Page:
Byline: DAVID MELLOR
ENGLISH football is in danger from Europe. This has nothing to do with the Champions League and everything to do with attempts by bureaucrats to interfere with the right of the Premier League to sell its TV rights collectively. The matter is so serious that the financial health of the English game is threatened.
In America, legislation specifically prevents competition regulators intervening to stop sporting leagues selling these rights en block, but sadly in Europe it doesn't, with consequences for the Premier League which may be devastating.
Three years ago, the Office of Fair Trading lost a battle in the Restrictive Practices Court - the only time they have lost there - to allow individual clubs to sell their own rights. I gave evidence for the Premier League, and did so gladly, because it is hard to think of a more catastrophic outcome for English football than this. It is a double whammy: no exclusivity means the value of the product to the broadcaster will inevitably fall, leading to lower bids, while in a free-for-all the big clubs will clean up, leaving the smaller ones nowhere.
That was pure hypothesis then, but it has been reality since last summer when the start of Serie A had to be delayed because half the clubs were without a TV deal. It is difficult enough for the Charltons and the Southamptons to keep pace with the big boys without United, like Barcelona, being able to sign up for a u50millionaseason TV deal.
Winning the OFT case cost the Premier League - which ultimately means the fans, of course - the best part of u10m. Now the European Commission is set to go down the same road, and the Premier League have until mid-March to object, which they surely will.
When the OFT started their case, I was still an MP, and I asked the then Government to intervene to stop this misconceived action before it could do any harm. They refused, and the outcome was wasted time and money.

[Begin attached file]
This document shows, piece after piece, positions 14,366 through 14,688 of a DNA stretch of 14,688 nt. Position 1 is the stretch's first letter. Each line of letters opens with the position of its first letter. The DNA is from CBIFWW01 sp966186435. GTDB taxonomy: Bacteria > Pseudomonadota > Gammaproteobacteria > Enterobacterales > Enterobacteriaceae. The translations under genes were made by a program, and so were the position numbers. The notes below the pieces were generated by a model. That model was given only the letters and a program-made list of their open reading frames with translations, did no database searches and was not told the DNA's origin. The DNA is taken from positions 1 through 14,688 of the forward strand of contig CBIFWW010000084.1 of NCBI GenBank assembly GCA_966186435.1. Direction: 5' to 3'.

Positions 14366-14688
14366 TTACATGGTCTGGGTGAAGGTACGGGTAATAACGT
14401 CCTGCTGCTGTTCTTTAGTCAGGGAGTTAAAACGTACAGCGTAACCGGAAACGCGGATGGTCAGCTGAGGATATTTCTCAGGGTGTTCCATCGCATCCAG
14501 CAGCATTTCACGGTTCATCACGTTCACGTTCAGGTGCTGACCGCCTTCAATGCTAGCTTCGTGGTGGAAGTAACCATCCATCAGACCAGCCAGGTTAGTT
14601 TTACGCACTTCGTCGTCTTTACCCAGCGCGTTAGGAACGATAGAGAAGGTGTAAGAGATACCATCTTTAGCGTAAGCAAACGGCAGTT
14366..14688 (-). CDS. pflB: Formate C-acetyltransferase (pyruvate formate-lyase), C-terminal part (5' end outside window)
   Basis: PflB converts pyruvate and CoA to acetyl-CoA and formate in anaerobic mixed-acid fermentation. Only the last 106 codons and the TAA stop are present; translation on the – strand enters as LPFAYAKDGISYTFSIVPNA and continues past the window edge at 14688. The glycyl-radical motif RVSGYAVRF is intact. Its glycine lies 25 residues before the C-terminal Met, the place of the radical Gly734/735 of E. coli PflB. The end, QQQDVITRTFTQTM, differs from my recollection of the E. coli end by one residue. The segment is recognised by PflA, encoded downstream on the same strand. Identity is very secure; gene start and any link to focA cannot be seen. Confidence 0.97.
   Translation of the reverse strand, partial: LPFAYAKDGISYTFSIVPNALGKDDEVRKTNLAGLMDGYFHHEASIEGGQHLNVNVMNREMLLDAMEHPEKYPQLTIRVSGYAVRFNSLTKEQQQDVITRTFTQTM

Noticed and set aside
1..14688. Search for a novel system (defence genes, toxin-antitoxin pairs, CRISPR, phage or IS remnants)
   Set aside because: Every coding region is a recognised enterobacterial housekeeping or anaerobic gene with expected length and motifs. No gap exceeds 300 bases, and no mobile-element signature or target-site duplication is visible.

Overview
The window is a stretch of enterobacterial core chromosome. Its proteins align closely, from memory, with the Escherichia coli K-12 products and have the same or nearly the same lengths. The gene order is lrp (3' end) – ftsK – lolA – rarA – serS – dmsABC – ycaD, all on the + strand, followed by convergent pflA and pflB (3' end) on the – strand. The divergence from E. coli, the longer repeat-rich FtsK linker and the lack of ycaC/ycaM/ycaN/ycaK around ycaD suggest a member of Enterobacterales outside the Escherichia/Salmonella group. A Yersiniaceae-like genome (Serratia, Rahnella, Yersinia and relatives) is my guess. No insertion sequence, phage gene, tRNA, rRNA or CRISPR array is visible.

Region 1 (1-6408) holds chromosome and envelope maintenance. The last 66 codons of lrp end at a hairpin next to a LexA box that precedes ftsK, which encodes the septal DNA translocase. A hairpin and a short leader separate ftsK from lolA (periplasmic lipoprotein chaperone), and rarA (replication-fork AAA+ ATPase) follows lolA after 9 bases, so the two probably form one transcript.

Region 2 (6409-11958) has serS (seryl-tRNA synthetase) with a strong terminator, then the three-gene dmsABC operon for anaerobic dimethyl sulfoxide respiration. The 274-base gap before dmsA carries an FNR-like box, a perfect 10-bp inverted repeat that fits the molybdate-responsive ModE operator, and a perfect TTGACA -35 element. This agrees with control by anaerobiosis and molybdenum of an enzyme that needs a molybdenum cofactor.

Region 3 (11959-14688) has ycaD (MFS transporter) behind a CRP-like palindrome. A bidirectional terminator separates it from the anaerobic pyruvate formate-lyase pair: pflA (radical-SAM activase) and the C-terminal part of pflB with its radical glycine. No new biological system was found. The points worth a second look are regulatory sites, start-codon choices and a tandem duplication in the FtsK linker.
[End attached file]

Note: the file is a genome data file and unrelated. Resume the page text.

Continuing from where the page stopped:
And now this Government would do well to tell the European Commission straight away to stay out of our game.
Under the principles of subsidiarity, the European Union is supposed to honour the rule that all decisions be taken nationally unless there is a compelling reason why they should be made by the Community. No such compelling reasons exist here, and the Commission should be put back in their box pronto.
It is hard to think of anything more devastating for football than that the flow of money from Sky, on which football's fragile economics depend, is jeopardised in any way. But no one is going to pay hundreds of millions for a product every rival has got.
This is not an academic matter but fundamental to the wellbeing of the game, and every fan needs to be aware of what is at stake here.
Reformed Terry is leading light THE blow that doesn't break you makes you.
It's an old saying but it could be true for John Terry. His nightclub fracas almost certainly cost him a trip to Japan for the World Cup with England, but it seems to have been the wakeup call this talented young man required.
Gianfranco Zola has become his mentor. Terry has practically given up drink and his ambition these days is to lead Chelsea and England rather than get into a pub brawl.
Whether he will accomplish his goals remains to be seen, but one thing is certain: here's a young man who is sorting himself out before it's too late.
I can think of a few dozen other Premiership players who should follow his example.
Police should be less pernickety THERE'S no situation so terrible a policeman can't make it worse, said Brendan Behan, and Monday's Battle of Villa Park proves it. …